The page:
Trapdoor Springfield Model “1884” Rifle S/H.
The gun that really “won the West” was the famous Trapdoor Springfield the US Army’s first breech loading metallic cartridge rifle.
The invention of the “trapdoor” breech loading mechanism was credited to Erskin S Allin, Master Armourer of the Springfield Armoury. Originally developed as a cheap way of converting muzzle loading rifled muskets to breech loading originally in .58” calibre in the Model 1865, this was quickly followed by the Model 1866 conversion where the barrels were relined to .50” calibre to accept the newly designed .50-70 government ammunition. This rifles receiver and barrel were eventually produced from new but still using existing locks and stocks in the Model 1868. The final model to be chambered in 50-70 was the Model 1870 .
In 1873 the rifle was changed to the famous .45-70 calibre along with lock improvements and an improved rear sight. The rifle was continued to be improved over the years with the Buffington rear sight, beloved by target shooters and hated by troops, being perfected ‘till 1885. Production of the Trapdoor ceased in 1893 but the rifle was refurbished and re-issued soldiering on into the early 20th century.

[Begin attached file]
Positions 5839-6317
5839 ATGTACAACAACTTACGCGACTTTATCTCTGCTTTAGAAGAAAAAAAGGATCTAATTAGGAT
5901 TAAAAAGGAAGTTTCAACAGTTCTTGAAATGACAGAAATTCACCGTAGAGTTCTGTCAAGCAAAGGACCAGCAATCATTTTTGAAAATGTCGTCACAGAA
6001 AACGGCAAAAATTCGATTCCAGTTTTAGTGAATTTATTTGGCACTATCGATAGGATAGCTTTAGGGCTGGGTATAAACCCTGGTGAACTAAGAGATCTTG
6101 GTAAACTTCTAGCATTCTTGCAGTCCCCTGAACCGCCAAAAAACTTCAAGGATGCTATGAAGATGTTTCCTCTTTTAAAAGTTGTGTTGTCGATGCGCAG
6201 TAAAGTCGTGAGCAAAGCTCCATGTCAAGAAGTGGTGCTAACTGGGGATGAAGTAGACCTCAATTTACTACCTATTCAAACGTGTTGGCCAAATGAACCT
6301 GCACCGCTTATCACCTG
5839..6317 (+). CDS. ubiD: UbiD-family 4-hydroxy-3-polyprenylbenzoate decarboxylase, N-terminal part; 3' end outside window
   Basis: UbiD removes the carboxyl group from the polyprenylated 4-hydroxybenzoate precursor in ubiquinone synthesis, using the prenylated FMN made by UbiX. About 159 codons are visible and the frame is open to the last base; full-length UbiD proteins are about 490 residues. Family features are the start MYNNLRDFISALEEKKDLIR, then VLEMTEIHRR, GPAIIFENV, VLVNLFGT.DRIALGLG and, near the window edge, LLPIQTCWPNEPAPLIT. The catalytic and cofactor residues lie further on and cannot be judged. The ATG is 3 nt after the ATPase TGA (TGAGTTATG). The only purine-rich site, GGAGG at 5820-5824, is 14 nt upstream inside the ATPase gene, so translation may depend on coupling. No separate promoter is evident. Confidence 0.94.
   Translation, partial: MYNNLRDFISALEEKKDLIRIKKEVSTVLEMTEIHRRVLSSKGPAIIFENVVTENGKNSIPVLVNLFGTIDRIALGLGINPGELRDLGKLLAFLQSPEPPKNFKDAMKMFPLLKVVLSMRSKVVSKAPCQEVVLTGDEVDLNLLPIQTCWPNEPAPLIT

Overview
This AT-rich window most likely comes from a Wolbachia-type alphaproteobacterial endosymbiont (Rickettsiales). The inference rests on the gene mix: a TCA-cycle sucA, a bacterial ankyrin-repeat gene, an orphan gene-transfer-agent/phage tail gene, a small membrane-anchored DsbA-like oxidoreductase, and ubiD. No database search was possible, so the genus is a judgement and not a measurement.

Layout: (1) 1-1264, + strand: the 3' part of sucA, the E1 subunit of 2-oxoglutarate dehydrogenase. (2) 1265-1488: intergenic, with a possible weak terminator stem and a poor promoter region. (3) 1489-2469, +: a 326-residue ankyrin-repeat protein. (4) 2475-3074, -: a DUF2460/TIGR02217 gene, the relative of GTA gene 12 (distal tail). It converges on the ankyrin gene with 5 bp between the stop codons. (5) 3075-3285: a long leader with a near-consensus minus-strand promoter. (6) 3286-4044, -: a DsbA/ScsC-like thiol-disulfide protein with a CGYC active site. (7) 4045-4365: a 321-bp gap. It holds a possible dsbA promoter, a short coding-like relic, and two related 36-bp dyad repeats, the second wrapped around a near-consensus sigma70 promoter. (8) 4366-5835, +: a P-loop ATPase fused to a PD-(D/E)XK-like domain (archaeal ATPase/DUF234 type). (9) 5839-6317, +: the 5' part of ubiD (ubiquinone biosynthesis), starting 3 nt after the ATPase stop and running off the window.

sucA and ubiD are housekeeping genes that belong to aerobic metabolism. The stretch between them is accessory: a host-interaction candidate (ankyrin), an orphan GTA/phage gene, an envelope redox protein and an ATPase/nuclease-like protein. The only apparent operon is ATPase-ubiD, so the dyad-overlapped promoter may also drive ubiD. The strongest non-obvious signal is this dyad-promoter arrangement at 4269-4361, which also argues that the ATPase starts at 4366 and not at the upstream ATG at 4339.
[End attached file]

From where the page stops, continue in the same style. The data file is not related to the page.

This is a very nice original example of the type complete with the excellent Buffington rear sight with its offset “ladder” to take account of the bullets drift over distance.
The bluing and woodwork are in very good condition for its age with good bluing and a fine bore. The 45-70 cartridge is still a popular round and data and components for it are readily available. A sling eyelet has been fitted in the past to stock R/H side just behind the middle barrel band probably as a sling aid in target shooting.
This is a chance to own a classic piece of US western history at a reasonable price.